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York GOP details voting machine issue in Red Lion
The York County Republican Committee investigated reports that a voting machine in Red Lion had been switching Republican votes to Democratic candidates.
Attorney Joe Gothie, who is working for the committee on election issues, said he received reports of a faulty machine about 4:40 p.m. Tuesday, but the machine had been taken out of service by the time he arrived at the polling place just before 6 p.m.
Republican Chairman Alex Shorb said Tuesday afternoon that he didn't think it was time to fret, but he wanted to make sure voters double- and triple-check their ballots before casting their vote.
"What we're hearing is some people selected straight Republican tickets, and when they go to review their votes, it's showing that they voted straight Democratic tickets," he said.
Shorb said the reports were coming from the borough's third ward, at the Red Lion Recreation Center, and the party's main concern was that the potentially faulty machine might have been kept in service after the issue was first reported.
Gothie said he wasn't able to enter the center to talk to election officials, but he heard from several voters exiting the polls that the machine had been taken out of service. He said he was comfortable relying on that second-hand information.
"It would be nice if the machines didn't do this," Gothie said, "but I don't think anything nefarious is going on. No system is perfect. Nobody is freaking out about this."
In addition to sending Gothie to the polling place, the local party notified the state's Republican Party legal counsel and the York County Department of Elections, Shorb said.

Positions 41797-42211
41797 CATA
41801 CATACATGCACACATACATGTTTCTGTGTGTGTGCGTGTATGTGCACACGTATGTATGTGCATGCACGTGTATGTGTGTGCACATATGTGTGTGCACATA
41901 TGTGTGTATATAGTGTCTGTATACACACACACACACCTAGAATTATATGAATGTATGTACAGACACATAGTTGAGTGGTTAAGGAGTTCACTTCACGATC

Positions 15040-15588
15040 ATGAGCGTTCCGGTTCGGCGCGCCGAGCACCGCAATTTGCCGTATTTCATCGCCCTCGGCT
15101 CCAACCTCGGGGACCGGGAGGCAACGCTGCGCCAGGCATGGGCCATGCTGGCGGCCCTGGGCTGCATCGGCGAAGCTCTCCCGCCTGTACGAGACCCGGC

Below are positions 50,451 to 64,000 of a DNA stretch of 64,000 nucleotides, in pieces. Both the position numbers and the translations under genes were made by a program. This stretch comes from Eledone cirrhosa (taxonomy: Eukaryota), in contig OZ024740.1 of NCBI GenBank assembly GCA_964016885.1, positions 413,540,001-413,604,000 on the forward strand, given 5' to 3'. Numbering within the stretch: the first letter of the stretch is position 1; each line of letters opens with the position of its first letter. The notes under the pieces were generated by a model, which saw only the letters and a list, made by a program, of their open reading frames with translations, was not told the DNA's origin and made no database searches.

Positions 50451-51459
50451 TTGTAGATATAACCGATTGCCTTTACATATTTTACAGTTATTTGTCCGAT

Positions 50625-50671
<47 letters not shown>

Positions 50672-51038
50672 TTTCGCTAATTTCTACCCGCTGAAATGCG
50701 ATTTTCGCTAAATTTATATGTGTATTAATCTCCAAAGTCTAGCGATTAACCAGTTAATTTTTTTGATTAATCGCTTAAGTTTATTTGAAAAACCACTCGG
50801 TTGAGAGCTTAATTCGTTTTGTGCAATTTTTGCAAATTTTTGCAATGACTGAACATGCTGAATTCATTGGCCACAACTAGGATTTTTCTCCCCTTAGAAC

Nikki Suchanic, the county's elections director, said she received a few calls about machines switching votes, but department officials could not reproduce any of the voting malfunctions.
"To be honest, this subject comes up every four years, every presidential election," Suchanic said, noting that the machine in Red Lion was taken offline but was back up and running shortly after.
Chad Baker, chairman of the Democratic Party of York County, said he hadn't heard about the issue but was receiving many complaints about long lines.
Shorb said the state's Republican Party has received similar reports of faulty machines in other counties throughout the state.
Gothie said he could look further into the issue at Red Lion down the road, but only if a race is decided by a razor-thin margin.
Republican presidential candidate Donald Trump previously claimed at a rally that the only way he would lose Pennsylvania is if cheating occurs. The state has voted for the Democratic president candidate the past six elections.
Shorb said he'd be surprised if the winner of the race is confirmed by the end of the night, and he advised that both Trump and Democratic nominee Hillary Clinton should be positive the results are accurate before conceding.
Staff reporter Jason Addy contributed to this report.